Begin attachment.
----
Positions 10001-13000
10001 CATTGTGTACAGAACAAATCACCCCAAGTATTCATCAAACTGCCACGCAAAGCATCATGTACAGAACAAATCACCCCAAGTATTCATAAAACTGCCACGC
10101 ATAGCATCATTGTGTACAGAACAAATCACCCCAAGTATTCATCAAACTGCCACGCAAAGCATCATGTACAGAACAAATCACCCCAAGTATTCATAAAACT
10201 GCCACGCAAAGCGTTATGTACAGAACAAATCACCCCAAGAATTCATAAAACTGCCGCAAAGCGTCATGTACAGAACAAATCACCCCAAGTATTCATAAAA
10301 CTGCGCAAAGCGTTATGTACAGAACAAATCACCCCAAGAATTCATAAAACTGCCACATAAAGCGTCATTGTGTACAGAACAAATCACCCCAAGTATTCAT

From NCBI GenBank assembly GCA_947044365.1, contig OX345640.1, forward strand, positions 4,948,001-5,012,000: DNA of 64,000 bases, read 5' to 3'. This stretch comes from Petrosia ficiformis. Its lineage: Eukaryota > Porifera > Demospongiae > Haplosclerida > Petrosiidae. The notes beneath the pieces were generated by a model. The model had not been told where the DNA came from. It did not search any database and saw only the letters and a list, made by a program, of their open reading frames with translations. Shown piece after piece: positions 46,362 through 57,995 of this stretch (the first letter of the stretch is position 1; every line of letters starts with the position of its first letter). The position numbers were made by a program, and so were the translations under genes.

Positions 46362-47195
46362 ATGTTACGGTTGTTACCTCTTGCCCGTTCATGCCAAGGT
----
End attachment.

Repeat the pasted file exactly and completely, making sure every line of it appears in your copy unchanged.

Positions 10001-13000
10001 CATTGTGTACAGAACAAATCACCCCAAGTATTCATCAAACTGCCACGCAAAGCATCATGTACAGAACAAATCACCCCAAGTATTCATAAAACTGCCACGC
10101 ATAGCATCATTGTGTACAGAACAAATCACCCCAAGTATTCATCAAACTGCCACGCAAAGCATCATGTACAGAACAAATCACCCCAAGTATTCATAAAACT
10201 GCCACGCAAAGCGTTATGTACAGAACAAATCACCCCAAGAATTCATAAAACTGCCGCAAAGCGTCATGTACAGAACAAATCACCCCAAGTATTCATAAAA
10301 CTGCGCAAAGCGTTATGTACAGAACAAATCACCCCAAGAATTCATAAAACTGCCACATAAAGCGTCATTGTGTACAGAACAAATCACCCCAAGTATTCAT

From NCBI GenBank assembly GCA_947044365.1, contig OX345640.1, forward strand, positions 4,948,001-5,012,000: DNA of 64,000 bases, read 5' to 3'. This stretch comes from Petrosia ficiformis. Its lineage: Eukaryota > Porifera > Demospongiae > Haplosclerida > Petrosiidae. The notes beneath the pieces were generated by a model. The model had not been told where the DNA came from. It did not search any database and saw only the letters and a list, made by a program, of their open reading frames with translations. Shown piece after piece: positions 46,362 through 57,995 of this stretch (the first letter of the stretch is position 1; every line of letters starts with the position of its first letter). The position numbers were made by a program, and so were the translations under genes.

Positions 46362-47195
46362 ATGTTACGGTTGTTACCTCTTGCCCGTTCATGCCAAGGT